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Postseason Preview: Harvard vs. Cincinnati, NCAA Round of 64

The game: No. 12 Harvard (26-4) vs. No. 5 Cincinnati (27-6); 2:10 ET Thursday, TNT, in Spokane, Wash.

One key chart: Which players in the NCAA tournament bear the largest share of their teams’ scoring loads?

Sean_Kilpatrick_Cincinnati_NCAA_tournament_scoring_leadersBy pure points per game, only two teams in the field of 68 rely more heavily on their top scorer than Cincinnati does on Kilpatrick. A first-team All-America contender, Kilpatrick was the offensive star for the defense-first Bearcats, taking 32 percent of his team’s shots with a 120 offensive rating. Only once this season has the senior been held under 10 points — he scored nine in an infamous 44-43 win over Pittsburgh in December.

Superior mascot: Harvard has the worst mascot in the tournament, bar none. Sure, Syracuse and Stanford are also named for colors, and sure, their anthropomorphic orange and tree, respectively, are pretty silly … but for the love of god, at least they’re tangible. The Crimson is electromagnetic radiation of a certain wavelength, inherently no better or worse than any other section of the visible light spectrum. I’m not particularly fond of Bearcats, but colors are eternally 16-seeds in the tournament of mascots, and their winless streak will never be broken.

Critical matchup: Kilpatrick vs. Wesley Saunders. Last week, Saunders was named the Ivy League Player of the Year; this week, he gets to show why against one of the nation’s top players. Harvard’s defensive pressure isn’t likely to rattle Kilpatrick, who will be playing his seventh NCAA tournament game and commits few giveaways for a high-usage playmaker (13% turnover rate), so its one-on-one defenders — most likely Saunders at first — will have to contain him. Saunders will be spelled in the stopper role by Brandyn Curry, who did well against the closest thing Harvard has faced to Kilpatrick, Connecticut’s Shabazz Napier, with Saunders injured in January.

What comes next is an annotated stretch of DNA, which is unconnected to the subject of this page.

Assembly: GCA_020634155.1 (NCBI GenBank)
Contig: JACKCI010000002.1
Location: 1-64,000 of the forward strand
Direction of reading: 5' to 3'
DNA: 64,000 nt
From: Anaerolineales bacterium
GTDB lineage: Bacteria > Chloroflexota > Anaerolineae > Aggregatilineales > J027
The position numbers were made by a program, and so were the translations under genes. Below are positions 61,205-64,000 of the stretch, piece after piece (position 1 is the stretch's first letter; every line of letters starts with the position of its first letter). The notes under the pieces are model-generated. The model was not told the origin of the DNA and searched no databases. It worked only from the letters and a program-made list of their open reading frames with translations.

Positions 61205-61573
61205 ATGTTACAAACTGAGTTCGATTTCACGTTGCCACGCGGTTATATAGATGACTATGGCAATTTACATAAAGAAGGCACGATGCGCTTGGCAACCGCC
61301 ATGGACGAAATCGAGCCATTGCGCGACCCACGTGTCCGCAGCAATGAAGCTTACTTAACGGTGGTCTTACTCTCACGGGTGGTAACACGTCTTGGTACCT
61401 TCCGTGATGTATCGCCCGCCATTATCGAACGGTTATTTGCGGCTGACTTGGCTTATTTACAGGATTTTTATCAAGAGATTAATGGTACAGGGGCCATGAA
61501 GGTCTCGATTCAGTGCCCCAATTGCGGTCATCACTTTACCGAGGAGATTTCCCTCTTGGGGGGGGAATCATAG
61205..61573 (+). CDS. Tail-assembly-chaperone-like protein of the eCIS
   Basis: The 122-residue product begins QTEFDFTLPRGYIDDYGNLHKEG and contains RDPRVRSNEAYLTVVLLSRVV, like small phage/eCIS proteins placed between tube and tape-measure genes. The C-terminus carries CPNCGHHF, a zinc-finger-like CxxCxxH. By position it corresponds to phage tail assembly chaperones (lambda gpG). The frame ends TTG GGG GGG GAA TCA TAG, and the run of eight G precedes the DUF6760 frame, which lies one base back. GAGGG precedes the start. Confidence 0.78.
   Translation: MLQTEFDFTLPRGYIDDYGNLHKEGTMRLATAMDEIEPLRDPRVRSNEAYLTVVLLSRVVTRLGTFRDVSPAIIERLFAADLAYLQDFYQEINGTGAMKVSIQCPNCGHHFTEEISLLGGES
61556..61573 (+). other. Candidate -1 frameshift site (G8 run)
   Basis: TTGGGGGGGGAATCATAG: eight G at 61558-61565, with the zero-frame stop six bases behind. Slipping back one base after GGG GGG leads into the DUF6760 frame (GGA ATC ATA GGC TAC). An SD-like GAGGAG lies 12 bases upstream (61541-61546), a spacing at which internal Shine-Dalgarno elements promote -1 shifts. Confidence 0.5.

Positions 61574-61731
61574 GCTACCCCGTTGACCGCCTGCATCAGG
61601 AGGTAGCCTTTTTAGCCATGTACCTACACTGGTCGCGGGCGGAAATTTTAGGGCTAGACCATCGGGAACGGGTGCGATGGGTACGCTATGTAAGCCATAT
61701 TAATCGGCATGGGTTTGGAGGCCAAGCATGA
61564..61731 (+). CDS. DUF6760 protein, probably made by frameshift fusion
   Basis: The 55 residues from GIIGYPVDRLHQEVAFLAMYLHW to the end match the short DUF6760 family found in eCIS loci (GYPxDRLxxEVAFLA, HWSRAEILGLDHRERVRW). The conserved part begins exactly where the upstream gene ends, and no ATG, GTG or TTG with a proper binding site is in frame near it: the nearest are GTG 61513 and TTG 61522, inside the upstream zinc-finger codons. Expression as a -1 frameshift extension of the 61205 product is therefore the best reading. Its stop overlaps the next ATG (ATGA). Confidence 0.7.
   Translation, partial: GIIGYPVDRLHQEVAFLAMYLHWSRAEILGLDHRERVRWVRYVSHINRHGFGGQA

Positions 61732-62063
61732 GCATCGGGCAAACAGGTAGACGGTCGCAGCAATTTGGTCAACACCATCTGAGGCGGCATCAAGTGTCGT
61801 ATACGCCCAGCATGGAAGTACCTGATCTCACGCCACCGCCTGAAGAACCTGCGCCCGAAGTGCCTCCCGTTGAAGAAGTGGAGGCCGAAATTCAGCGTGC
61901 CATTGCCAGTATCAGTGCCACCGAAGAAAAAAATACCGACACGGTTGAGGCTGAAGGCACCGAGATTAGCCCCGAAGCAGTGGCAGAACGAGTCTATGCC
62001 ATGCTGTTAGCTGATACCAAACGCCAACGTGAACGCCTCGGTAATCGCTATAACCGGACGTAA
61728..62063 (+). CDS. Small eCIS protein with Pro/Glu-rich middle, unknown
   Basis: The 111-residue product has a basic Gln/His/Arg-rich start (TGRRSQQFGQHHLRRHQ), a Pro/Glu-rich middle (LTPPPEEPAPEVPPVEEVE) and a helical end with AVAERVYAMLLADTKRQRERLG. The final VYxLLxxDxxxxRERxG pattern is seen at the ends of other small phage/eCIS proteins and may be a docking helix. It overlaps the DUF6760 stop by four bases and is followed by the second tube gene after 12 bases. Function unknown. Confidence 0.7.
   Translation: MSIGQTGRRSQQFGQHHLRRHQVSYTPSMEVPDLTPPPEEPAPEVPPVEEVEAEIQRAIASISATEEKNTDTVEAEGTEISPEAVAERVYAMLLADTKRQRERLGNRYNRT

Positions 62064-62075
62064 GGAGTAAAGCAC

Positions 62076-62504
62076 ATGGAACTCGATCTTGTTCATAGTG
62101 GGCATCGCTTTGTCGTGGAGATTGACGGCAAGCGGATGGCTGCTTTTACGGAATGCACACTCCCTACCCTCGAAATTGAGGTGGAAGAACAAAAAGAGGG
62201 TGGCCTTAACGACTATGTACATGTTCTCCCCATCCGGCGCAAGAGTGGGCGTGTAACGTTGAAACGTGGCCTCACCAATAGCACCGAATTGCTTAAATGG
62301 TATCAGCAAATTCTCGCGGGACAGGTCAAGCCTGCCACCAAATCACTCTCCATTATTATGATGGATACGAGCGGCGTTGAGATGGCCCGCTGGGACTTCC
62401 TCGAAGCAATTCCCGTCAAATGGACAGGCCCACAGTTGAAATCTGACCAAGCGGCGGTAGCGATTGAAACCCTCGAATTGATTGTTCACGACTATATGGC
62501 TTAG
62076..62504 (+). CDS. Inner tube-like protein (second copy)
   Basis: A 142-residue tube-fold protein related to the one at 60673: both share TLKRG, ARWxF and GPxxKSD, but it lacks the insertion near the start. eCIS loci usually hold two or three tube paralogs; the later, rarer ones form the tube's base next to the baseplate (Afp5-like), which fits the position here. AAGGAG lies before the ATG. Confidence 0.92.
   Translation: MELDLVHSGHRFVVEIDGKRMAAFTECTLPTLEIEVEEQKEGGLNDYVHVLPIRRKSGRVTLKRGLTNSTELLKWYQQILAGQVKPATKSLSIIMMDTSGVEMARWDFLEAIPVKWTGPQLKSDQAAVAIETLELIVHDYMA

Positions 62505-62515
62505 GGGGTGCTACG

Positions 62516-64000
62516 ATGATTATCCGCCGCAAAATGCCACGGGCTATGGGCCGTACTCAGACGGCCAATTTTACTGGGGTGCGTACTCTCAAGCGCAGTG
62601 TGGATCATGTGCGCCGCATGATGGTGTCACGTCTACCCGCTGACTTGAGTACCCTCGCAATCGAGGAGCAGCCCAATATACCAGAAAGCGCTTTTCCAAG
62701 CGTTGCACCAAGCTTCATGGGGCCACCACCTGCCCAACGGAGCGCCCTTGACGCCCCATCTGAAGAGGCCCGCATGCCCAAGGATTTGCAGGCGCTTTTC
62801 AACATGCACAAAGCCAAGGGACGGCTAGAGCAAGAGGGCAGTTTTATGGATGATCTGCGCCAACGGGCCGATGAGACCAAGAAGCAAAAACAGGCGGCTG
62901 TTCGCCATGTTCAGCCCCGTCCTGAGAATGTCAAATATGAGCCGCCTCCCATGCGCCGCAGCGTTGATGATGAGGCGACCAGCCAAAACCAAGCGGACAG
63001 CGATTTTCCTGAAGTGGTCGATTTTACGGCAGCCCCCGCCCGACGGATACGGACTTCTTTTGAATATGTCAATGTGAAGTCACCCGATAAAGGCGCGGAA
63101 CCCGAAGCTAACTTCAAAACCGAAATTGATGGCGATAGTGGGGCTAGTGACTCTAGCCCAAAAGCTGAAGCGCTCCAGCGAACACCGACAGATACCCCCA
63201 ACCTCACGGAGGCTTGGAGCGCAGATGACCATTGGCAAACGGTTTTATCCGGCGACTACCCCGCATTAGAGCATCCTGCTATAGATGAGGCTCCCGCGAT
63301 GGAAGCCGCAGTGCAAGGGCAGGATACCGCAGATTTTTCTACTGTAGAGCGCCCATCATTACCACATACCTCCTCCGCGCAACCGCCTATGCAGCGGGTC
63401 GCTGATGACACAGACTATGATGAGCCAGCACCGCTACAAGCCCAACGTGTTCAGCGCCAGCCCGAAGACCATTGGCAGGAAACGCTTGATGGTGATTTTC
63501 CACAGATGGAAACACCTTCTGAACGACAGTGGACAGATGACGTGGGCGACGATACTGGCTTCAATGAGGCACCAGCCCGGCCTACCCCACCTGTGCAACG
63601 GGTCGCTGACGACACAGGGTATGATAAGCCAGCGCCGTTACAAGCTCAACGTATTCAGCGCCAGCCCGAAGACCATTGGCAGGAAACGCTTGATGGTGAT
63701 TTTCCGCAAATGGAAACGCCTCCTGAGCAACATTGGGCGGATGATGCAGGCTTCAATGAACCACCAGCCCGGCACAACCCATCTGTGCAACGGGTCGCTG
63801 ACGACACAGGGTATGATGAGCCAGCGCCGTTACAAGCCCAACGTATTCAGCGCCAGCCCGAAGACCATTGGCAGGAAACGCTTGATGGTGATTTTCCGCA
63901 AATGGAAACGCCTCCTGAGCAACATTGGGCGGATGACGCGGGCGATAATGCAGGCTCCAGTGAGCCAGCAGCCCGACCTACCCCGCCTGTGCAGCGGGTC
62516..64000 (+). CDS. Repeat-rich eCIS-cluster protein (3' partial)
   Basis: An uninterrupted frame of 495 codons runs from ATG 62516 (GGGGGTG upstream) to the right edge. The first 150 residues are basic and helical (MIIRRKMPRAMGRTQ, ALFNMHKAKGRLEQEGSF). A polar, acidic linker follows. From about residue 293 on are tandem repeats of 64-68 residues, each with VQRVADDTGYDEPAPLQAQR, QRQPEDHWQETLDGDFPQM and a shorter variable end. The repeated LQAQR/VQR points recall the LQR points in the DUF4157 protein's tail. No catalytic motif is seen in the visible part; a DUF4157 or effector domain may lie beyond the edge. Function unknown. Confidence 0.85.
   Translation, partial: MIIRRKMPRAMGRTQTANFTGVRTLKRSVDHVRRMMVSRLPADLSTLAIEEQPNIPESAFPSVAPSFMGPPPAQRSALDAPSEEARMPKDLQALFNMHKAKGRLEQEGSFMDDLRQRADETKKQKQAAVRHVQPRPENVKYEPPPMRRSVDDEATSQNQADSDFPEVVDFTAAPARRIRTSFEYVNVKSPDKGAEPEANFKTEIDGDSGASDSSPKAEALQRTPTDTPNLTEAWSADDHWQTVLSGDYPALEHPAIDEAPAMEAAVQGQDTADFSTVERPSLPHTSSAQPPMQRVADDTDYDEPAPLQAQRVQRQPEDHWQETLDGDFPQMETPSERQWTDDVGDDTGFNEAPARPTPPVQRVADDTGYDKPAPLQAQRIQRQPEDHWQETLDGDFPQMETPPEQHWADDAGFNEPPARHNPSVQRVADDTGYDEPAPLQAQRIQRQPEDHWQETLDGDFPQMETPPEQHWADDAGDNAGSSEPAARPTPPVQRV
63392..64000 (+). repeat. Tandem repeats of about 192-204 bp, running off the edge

On the other side, Laurent Rivard has been critical in two of Harvard’s three NCAA tournament games, and I’m not sure that’s a coincidence. Rivard generally draws the opponent’s weakest perimeter defender; though top teams usually have shutdown defenders to challenge Harvard’s primary threats, they might not have the discipline to stick with Rivard for 40 minutes. Cincinnati wouldn’t have a top-10 defense without being at least good in all areas; still, I think Rivard will get his shots tomorrow.